Out of all the great albums released in 2010 and reviewed on this site, those focusing on the piano represent the greatest percentage. The piano seems to be at the forefront of innovation, perhaps because the instrument’s versatility makes it the easiest one with which to incorporate diverse styles. The list below consists of albums released in 2010 that demonstrate the vitality of piano music in contemporary jazz, whether it calls upon traditional jazz, classical music, free improvisation, or modern indie rock.
Courtesy of Sunny Side Records
The playfully virtuosic Aaron Goldberg pays tribute to Thelonious Monk, Antonio Carlos Jobim, and Stevie Wonder on Home, which features saxophonist Mark Turner. Despite the musical influence or tradition at play, the music is marked by buoyant expression.
Courtesy of Pirouet Records
Consisting only of compositions by trumpeter Clifford Brown
, Joy Spring
is rooted in hard bop, although Carrothers doesn’t limit himself to any particular style. His playing balances gravity and lightheartedness with constant unexpected turns.
Courtesy of Accretions Records
Although Dawn of Midi has the same instrumentation of a piano trio (piano, bass, and drums), it is not piano-centric. Each member of the group plays an equal role in creating sparse and dynamic free improvisation.
Courtesy of Palmetto Records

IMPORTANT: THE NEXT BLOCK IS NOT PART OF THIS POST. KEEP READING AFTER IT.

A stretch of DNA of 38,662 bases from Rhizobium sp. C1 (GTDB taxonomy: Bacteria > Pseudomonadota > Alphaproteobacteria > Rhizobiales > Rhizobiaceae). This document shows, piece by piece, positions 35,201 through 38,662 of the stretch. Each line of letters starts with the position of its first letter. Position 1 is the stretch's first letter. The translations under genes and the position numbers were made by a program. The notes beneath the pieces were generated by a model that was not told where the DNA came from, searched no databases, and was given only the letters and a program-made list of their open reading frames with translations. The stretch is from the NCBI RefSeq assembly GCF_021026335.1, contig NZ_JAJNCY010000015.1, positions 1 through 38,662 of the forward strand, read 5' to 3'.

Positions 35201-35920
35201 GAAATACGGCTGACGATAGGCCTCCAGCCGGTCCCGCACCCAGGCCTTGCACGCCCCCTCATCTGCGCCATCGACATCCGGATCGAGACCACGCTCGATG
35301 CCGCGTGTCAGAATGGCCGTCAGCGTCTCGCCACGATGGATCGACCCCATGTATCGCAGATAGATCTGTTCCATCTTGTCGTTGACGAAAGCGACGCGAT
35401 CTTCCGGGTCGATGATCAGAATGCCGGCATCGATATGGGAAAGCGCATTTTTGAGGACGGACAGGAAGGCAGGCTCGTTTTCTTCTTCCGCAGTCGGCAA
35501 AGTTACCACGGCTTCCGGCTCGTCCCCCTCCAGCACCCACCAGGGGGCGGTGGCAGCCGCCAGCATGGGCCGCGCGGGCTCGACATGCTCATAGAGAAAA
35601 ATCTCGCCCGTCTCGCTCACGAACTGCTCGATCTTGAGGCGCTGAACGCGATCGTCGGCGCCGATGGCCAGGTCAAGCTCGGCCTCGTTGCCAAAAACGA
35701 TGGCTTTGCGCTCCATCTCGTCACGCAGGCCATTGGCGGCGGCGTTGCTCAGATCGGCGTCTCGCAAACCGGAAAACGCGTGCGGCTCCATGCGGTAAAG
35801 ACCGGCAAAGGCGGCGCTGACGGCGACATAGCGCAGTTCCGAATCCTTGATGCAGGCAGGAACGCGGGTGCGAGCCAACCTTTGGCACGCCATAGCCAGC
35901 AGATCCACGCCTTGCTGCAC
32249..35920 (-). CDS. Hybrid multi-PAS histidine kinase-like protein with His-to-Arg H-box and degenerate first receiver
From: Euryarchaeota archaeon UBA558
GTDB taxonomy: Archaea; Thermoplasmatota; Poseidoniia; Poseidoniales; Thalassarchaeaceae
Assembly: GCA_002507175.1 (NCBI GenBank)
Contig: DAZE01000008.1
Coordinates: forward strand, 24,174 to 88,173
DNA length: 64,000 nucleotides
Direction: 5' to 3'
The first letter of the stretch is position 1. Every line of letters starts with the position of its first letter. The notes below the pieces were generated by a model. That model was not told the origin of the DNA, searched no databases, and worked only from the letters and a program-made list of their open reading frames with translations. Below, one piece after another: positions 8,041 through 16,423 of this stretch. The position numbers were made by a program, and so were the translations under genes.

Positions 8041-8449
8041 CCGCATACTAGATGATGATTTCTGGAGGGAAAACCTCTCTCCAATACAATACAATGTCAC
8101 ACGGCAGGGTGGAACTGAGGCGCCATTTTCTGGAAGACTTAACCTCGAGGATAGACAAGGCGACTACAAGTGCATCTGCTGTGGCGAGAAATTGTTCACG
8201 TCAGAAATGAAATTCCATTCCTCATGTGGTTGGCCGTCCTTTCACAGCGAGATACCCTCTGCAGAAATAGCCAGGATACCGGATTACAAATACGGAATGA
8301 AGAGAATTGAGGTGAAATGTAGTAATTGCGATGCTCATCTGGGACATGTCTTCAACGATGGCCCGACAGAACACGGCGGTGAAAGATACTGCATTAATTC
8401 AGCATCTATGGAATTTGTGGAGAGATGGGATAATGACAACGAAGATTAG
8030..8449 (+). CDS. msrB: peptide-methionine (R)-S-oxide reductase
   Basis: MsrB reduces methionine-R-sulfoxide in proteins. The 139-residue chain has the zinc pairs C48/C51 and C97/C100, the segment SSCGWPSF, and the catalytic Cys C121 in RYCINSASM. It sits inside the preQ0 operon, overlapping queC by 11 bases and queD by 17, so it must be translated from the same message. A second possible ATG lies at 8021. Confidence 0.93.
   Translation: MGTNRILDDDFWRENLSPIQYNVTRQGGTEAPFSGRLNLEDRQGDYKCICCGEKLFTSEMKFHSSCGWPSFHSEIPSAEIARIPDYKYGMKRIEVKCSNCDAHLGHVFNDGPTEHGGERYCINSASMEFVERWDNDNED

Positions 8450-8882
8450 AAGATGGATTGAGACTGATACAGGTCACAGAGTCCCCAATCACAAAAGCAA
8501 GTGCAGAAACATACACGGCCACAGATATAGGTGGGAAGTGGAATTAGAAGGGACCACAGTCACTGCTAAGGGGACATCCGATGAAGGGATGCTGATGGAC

Fred Hersch’s Whirl was recorded shortly after a Hersch recovered from a two-month coma, which may play a part in the album’s emotional depth. The array of standards and original tunes explore frivolous impulsivity, joy, and haunted reflection.
Courtesy of ACT Records
Vijay Iyer’s album of solo piano works displays the innovative pianist’s uniquely grand and gnarly style. Iyer uses music from a broad range of styles, including that of Thelonious Monk
, Michael Jackson, and Duke Ellington
, as foundations for elegantly craggy improvisations.
Courtesy of Mack Avenue Records
Unlike most of the other albums on this list, Danilo Pérez’ Providencia features arrangements for ensembles involving saxophone, percussion, vocals, and woodwind quintet. Implying drama and narrative, Pérez’ compositions often achieve sweeping beauty.
Courtesy of Sunnyside Records
Dan Tepfer’s compositions for piano trio welcome the influences of jazz, rock, and classical music equally. Tepfer and his group boil down their influences into an understated and brooding album of large scope and subtle expressivity.